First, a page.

Renewable energy corporate power purchase agreements (PPAs) now represent a major shift in the way electricity is procured by organisations. In 2017, Telstra’s first corporate PPA resulted in the successful financing of the Emerald Solar Farm in Queensland. Similar deals were closed by SunMetals, Sunshine Coast Council, and Nectar Farms. In January 2018, the University of New South Wales signed a first-of-its kind corporate PPA, enabling the university to achieve carbon neutrality. These deals are opening up the Australian corporate PPA market. Throughout 2018, further corporates will look to sign PPAs as the likes of AB in-Bev, Coles and Monash University run tender processes as offtakers.
Retailer offtake has diminished so developers will increasingly rely on corporates to underwrite projects and attract finance. Corporates are often seeking specific requirements driven by internal objectives and constraints, making corporate PPAs new negotiating territory for developers and lenders alike. “Firm” supply volumes are often sought, creating an opportunity for hybrid renewable solutions to complement solar, wind and storage with back-up grid supply from a retailer.
Aggregate group buyers or “clubs” are also emerging as we have seen with the Melbourne Renewable Energy Project grouping the likes of the City of Melbourne, Australia Post and NAB to the 80MW Crowlands Wind Farm. In late 2017 Telstra signed its second corporate PPA that linked offtakers Melbourne University, Coca-Cola Amatil and ANZ under an arrangement with Telstra as the intermediary to the first stage of the 226MW Murra Warra Wind Farm.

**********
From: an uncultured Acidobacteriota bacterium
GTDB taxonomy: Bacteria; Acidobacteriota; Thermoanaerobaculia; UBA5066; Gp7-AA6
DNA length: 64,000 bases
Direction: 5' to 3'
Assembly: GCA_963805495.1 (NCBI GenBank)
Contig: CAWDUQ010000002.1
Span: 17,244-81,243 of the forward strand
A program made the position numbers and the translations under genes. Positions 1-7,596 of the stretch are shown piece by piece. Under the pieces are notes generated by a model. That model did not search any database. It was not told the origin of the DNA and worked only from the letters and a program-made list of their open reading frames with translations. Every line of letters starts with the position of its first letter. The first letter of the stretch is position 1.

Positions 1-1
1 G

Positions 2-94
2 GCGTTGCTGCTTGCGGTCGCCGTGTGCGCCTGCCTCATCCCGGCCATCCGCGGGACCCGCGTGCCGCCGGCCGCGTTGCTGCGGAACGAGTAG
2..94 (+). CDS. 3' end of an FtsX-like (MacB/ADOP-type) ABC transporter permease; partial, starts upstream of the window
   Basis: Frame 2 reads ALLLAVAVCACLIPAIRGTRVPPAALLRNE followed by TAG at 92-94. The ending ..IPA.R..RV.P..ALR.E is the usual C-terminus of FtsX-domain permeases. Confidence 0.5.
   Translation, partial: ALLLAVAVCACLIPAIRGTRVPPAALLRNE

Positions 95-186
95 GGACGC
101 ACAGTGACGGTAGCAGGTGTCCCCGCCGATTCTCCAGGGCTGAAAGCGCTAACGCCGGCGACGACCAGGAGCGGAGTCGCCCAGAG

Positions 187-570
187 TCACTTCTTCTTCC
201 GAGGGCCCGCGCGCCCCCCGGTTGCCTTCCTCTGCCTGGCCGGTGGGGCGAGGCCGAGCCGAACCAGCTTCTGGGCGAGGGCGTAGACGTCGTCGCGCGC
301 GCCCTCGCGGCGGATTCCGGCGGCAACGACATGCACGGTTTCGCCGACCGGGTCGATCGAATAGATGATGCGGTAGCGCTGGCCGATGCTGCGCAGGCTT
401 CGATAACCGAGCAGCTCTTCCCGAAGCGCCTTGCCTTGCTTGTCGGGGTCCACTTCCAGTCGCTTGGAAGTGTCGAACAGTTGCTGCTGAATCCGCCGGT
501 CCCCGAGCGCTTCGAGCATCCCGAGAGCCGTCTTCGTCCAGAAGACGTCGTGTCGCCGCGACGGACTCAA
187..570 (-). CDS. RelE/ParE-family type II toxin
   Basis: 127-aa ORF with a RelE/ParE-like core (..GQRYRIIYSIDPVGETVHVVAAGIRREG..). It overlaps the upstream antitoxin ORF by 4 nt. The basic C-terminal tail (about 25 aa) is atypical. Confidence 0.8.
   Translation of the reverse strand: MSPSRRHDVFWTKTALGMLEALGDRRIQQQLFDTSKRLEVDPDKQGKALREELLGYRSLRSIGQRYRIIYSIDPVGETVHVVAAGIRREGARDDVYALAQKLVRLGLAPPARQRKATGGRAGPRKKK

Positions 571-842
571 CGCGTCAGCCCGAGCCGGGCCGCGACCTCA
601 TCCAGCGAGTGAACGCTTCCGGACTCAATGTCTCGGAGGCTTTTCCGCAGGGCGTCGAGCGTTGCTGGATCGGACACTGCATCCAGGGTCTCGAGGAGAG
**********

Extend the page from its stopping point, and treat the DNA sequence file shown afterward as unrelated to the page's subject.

Lenders to renewables projects signing up with a corporate are focused on a number of key risks. These include the credit worthiness of the offtaker which may be mitigated by credit support from a parent or bank guarantee; volume and supply delivery risk, where we are seeing fixed volumes rather than minimum generation requirements procured; and termination payments or “close-out amounts” if the deal terminates early, leaving the project and the corporate exposed. “Change in law” continues to be a concern as bundled deals (for electricity and LGCs) may want rights to alternative green products without opening up the commercial deal if a new policy or scheme is introduced to replace the RET.
Electricity prices in the NEM are anticipated to stay high in the short term, making “merchant” revenue an attractive option for projects reaching commercial operations. Depending on the value of the PPA and the credit worthiness of the offtaker, lenders are still looking for a minimum 50 per cent contracted offtake to underwrite a deal. Developers with strong equity backing may consider ‘going merchant’ for the medium term, as seen in ESCO Pacific’s 2018 deal with Elliot. In December 2017, Wirsol successfully financed the first fully merchant solar deal with the Clean Energy Finance Corporation (CEFC) covering a total of 200MW across the Clermont and Wemen Solar Farms in Queensland and Victoria respectively. Although a well-contracted project remains the most attractive to lenders, with the right debt to equity ratio and a credit-worthy offtaker, we anticipate seeing more projects reach financial close with a higher merchant exposure throughout 2018.